Writing Advice, and a Little Bit of Hero Worship

This evening, I joined about 2,000 fellow geeks at Town Hall in Seattle to see Neil Gaiman do a reading and be interviewed by Maria Headley. I’ve been attending a lot of author signings recently, but this one was particularly special, because if there’s any author working today whom I actually idolize, it’s Neil Gaiman. (I wouldn’t just dress up as any author for Halloween, after all.) On top of that, he’s not just an excellent writer, he’s also a great public speaker and oral storyteller. For many authors, skill with the written word does not go hand-in-hand with public speaking (I suspect I’m one of them), but Neil Gaiman is superb in both arenas, and if you ever get the chance to hear him speak, I definitely recommend it.

Over the course of the ensuing discussion and Q&A session, he gave several tidbits of advice for writers, but one in particular stood out for me. Paraphrased, it was basically this:

There will always be better writers out there than you. But, there is no one else who can tell your stories. So the sooner you stop trying to tell other people’s stories, and start telling your own, the better off you’ll be.

And he’s right. New writers, myself included, do start out by trying (often unconsciously) to emulate our favorite authors. But with enough practice, you eventually find your own voice, and that’s when you really start writing stories that are truly your own. It’s good to remember, because as a new writer, it’s easy to read stuff by great authors (like Gaiman) and think, Oh, geez, he’s such a better writer than I am! I’ll never be able to write the kind of awesome stuff what he does! I’m doomed to failure! And it’s true. You’ll never be able to write like Neil Gaiman. But if you’re true to your own voice, if you write your own stories, and bring to them your own unique set of experiences and passions, then Neil Gaiman won’t be able to write like you, either. The thought made me smile– it’s not about being better, or best. It’s about being you.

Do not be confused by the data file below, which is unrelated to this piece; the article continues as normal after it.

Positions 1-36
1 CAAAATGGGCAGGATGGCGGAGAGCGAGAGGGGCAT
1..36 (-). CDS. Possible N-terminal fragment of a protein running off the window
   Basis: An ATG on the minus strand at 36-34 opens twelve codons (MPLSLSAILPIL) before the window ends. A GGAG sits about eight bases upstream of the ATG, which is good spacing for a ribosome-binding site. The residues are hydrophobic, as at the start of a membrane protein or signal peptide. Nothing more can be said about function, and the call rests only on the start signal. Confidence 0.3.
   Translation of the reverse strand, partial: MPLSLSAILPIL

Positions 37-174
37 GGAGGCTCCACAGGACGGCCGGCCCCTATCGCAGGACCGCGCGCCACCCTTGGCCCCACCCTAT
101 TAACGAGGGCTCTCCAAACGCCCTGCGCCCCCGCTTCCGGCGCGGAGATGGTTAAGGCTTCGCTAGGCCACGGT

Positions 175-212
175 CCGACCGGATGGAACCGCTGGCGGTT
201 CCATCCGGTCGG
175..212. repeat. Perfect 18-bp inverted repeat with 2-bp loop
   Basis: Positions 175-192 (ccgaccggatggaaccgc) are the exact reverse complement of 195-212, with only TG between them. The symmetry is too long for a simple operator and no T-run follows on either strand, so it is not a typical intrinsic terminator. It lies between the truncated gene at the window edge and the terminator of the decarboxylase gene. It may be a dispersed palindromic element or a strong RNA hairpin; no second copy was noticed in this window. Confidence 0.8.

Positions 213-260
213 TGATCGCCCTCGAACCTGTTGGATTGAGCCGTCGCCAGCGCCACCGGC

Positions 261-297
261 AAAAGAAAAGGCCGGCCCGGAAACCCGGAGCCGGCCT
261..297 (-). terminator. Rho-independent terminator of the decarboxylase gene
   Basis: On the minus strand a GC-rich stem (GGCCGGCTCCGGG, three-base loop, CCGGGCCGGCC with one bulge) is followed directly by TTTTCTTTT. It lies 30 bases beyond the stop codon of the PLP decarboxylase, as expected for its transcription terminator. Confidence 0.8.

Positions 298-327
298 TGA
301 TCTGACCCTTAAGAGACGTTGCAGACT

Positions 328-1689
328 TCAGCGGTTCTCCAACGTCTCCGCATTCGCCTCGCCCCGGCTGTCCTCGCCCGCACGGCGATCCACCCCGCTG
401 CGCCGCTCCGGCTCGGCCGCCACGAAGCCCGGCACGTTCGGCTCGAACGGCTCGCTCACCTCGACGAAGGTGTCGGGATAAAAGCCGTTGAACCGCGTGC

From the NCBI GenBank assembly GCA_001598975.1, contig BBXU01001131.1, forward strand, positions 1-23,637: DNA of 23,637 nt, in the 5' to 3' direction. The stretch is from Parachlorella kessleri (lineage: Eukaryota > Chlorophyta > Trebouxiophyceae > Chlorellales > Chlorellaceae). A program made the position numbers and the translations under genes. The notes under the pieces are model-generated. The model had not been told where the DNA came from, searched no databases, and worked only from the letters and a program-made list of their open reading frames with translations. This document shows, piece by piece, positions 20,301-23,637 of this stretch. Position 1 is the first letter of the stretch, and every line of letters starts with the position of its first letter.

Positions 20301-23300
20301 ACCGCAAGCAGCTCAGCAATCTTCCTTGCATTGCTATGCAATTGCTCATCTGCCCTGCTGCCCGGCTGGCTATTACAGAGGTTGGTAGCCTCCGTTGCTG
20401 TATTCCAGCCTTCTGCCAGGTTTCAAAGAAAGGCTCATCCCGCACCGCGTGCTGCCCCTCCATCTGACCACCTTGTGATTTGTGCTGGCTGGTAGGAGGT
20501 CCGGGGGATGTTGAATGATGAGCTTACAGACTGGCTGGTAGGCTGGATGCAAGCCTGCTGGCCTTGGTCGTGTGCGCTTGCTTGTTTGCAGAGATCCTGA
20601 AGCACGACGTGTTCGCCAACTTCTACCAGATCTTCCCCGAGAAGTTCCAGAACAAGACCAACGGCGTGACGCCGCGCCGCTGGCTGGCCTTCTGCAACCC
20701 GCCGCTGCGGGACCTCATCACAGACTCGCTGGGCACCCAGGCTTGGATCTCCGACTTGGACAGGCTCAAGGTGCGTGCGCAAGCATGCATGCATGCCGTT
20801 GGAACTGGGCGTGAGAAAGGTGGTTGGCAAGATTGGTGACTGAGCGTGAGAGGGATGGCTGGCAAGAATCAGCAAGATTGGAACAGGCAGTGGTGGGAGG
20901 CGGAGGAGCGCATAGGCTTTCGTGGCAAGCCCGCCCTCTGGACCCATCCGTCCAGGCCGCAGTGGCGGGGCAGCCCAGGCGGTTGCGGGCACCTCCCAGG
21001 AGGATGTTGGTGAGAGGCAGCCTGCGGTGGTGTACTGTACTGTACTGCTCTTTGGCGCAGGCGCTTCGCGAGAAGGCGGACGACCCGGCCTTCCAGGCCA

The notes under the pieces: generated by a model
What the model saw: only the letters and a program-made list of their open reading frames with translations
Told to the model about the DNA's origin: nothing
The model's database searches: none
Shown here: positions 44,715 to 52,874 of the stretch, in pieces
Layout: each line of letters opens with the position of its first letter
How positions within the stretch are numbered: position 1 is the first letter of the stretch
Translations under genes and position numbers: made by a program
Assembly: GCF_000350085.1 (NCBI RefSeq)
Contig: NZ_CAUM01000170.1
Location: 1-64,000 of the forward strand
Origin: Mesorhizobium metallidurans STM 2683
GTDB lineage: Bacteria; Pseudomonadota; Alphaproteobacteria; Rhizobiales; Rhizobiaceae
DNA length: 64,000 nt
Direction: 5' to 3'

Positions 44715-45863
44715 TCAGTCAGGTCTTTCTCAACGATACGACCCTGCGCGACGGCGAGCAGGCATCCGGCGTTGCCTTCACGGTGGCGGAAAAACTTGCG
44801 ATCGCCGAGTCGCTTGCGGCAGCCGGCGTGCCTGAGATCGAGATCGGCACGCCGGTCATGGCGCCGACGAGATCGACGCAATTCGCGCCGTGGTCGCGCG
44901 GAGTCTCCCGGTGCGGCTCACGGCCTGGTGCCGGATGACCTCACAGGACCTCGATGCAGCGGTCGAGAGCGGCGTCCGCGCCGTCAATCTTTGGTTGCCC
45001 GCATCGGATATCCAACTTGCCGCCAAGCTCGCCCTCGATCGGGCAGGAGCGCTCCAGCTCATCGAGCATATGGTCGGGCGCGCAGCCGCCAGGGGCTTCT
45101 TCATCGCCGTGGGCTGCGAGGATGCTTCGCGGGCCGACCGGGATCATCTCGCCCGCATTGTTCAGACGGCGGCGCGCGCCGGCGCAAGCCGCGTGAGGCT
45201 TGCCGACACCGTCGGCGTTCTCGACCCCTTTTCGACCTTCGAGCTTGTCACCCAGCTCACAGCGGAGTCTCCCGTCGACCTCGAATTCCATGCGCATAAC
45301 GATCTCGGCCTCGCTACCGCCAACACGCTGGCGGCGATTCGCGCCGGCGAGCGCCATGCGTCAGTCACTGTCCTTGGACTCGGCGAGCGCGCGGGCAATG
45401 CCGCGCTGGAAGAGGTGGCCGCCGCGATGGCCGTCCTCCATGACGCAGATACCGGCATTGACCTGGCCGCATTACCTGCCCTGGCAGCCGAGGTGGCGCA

So with that in mind, I took my newly acquired signed copies of Neverwhere and American Gods (pre-signed, because an author signing with 2,000 people would just be painful), and headed home to write.

Rumor has it Neil may be back in town in November with his wife, Amanda Palmer, for something involving both reading and music. If so, I’ll definitely be there.

Dances with Pocahontas in Space, Revisited

A few months ago I wrote a post criticizing the movie Avatar, which has become the most read (and most contentious) post in my otherwise quiet corner of the Interwebs. I didn’t even think of it as particularly critical; I liked the movie, I just wished it had stretched further with the story.

A couple weeks ago, I was reminded of this when Writing Excuses (a podcast with Brandon Sanderson, Howard Tayler, and Dan Wells) did an episode titled How to Steal for Fun and Profit, in which they elucidated many of the same points I had been trying to make, but better and much more thoroughly.

Basically, the point of the podcast was this: All writers (as well as all types of creative folk) are influenced and inspired by the works of people who have come before them. Where’s the line between influence and copying? What do you need to do to make an idea truly your own?

Several different works were mentioned, including Neil Gaiman’s “The Graveyard Book”, which is an homage to The Jungle Book by Rudyard Kipling. Avatar was also brought up. Here’s what the podcast had to say about it (the transcription is from A Word in Your Eye, which transcribes all the Writing Excuses podcasts):